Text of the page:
I seek to engage with confidence, developing the capacity and awareness to make decisions both deliberatively and instinctively; possessing a discriminating awareness that filters automatic and counterproductive responses; being tied neither to my so-called limitations nor to my strengths (i.e. the thinking, ego-driven brain); knowing when to act independently and when to seek guidance; acting with integrity in a generous, moral and compassionate way, including being comfortable with the complexity and uncertainty.

That’s a tall order. But this is the requirement of the historical moment, that we allow ourselves to sink into the reality of our personal truth, enduring the burn through falsehood, obsessive future-orientation and self-delusion. Spiritual fulfillment implies an ease that opens a path forward through whatever emotional, practical or intellectual challenges may arise. Mastery is an adept dance through all of these considerations, fueling a spontaneous view and energizing an improvisational presence in every situation—the ability to “make the road as we walk it.”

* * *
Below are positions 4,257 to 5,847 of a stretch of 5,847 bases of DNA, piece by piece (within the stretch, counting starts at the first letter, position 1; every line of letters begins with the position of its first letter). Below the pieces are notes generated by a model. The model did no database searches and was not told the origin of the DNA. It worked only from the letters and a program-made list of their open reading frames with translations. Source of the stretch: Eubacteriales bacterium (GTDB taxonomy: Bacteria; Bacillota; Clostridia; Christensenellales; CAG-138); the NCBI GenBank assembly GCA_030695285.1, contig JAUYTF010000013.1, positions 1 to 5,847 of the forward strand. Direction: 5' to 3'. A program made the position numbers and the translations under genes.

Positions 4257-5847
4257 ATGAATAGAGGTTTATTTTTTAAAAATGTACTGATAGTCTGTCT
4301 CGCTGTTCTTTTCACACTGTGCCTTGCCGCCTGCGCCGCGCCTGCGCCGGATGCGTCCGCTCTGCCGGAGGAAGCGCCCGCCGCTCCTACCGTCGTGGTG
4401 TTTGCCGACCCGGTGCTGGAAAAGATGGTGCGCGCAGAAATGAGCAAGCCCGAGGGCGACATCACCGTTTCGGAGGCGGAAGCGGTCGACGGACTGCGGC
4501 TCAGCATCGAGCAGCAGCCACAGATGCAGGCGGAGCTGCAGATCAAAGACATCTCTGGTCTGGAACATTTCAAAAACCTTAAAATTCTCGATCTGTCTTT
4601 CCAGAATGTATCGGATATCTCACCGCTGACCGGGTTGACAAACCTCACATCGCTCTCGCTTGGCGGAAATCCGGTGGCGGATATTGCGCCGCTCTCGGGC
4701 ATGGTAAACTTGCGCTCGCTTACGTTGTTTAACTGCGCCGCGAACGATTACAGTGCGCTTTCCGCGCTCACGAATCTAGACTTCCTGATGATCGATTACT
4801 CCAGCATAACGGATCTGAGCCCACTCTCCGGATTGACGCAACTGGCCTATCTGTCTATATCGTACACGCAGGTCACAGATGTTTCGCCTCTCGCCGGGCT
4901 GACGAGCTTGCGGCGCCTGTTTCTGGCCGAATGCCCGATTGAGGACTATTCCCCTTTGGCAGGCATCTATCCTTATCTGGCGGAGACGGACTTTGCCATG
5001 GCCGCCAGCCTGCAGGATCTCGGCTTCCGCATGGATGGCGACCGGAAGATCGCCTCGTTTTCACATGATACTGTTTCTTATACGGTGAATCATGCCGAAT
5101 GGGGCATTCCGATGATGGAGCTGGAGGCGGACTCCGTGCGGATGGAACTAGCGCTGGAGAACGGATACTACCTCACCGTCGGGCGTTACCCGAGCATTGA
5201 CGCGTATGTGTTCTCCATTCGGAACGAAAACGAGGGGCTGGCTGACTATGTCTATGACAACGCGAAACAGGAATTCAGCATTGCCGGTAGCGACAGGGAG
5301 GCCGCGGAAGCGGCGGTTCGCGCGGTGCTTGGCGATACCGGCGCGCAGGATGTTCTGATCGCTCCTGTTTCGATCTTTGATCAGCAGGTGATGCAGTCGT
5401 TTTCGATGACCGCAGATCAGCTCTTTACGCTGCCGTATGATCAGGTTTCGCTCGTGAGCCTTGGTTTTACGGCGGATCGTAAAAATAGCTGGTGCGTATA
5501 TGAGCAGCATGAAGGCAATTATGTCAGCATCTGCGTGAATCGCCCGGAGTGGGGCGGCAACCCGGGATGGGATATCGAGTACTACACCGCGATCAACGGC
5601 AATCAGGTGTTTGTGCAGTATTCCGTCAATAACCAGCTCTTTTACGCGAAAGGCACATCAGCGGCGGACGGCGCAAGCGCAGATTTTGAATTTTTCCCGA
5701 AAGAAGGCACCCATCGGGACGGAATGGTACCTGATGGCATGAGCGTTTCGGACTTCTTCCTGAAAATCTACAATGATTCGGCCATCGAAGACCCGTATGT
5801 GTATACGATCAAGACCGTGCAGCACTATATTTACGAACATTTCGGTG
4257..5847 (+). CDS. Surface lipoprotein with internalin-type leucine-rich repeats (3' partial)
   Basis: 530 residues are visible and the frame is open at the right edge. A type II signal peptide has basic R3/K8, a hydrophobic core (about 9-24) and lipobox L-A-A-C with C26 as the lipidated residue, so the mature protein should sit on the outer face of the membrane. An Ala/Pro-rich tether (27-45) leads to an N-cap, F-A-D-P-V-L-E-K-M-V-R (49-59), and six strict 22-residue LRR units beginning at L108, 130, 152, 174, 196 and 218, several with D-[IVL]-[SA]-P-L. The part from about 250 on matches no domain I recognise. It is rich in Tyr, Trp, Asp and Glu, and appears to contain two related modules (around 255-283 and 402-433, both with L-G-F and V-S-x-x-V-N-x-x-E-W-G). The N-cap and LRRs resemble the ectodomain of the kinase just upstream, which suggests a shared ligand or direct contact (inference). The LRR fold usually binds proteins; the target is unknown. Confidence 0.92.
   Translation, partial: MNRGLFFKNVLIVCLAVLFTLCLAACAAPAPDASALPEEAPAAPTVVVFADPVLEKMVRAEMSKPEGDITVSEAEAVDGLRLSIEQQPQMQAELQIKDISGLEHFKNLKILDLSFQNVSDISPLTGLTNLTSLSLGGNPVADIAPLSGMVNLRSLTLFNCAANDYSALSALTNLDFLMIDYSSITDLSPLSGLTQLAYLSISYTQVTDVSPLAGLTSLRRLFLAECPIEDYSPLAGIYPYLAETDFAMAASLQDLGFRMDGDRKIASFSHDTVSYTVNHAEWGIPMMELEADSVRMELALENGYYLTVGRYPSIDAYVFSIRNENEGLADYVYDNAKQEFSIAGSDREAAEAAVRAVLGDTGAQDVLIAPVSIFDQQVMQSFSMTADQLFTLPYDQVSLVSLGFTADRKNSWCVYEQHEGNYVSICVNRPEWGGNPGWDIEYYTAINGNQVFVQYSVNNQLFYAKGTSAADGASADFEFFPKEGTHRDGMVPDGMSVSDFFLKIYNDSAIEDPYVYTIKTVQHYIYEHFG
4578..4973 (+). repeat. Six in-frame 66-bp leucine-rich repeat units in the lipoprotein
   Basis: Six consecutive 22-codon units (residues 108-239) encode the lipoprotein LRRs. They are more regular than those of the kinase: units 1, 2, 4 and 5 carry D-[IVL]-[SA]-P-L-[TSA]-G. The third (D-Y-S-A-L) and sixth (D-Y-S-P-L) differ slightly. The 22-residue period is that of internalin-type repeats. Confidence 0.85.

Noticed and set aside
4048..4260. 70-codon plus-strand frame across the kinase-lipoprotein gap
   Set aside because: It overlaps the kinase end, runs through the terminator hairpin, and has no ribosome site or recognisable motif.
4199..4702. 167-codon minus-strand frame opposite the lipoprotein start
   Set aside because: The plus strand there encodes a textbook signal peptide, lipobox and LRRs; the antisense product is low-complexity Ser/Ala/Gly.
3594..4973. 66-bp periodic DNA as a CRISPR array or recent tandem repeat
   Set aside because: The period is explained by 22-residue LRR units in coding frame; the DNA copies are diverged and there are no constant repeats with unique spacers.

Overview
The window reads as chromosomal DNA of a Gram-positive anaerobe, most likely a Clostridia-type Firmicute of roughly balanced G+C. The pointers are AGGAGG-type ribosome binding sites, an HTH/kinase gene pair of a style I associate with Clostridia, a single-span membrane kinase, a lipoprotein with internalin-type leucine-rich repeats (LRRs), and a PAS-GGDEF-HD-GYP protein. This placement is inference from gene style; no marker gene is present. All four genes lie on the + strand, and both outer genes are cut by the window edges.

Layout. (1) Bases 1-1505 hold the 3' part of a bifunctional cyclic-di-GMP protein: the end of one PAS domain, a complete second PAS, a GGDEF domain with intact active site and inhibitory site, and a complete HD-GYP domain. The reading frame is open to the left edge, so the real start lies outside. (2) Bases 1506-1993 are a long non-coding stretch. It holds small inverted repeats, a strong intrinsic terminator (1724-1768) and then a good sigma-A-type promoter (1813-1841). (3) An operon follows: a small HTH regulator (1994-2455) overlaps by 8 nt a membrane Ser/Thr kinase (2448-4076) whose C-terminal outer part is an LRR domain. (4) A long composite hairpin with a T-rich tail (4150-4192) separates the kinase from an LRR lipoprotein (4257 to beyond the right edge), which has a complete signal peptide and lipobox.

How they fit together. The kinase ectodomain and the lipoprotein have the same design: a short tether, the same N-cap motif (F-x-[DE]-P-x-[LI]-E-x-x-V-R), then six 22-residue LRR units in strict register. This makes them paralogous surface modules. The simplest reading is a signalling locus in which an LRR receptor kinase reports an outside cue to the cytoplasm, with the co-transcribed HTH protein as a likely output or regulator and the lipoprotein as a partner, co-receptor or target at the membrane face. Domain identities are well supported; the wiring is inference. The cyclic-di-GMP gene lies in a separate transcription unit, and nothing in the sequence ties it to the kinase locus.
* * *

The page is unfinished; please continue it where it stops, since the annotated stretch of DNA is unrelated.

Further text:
There are so many paths to fulfillment, many of them skewed by overreliance on dictum, dogma or attachment to persons, conveying a comforting but ultimately false sense of determinism—that events are going to unfold according to some grand plan that is beyond our influence or control. Answers are never easy. Attempting to “arrive” at answers is probably not the most productive approach anyway. What do you do when you get there?

A sense of presence is a key feature of the mobile and creative condition I am describing: an uncompromising, undistracted, unaffected and immutable truth of being in this moment. Presence is what we are in every moment anyway, beyond all the critical assessment and dressing up provided by the thinking mind. We are a boundary and an  inter-being. We are individuals and also actors in an impossibly vast and inter-dependent system undergoing constant change, encompassing everything we know at every level, a constantly evolving, synergistic emergence.

Presence requires a sense of the insubstantial, mutable and fluid nature of being; a sense of living a distinctive, material, yet also ultimately illusory identity; an individual history and experience, to be sure, yet also one in which we habitually and destructively identify with the separate and constructed self.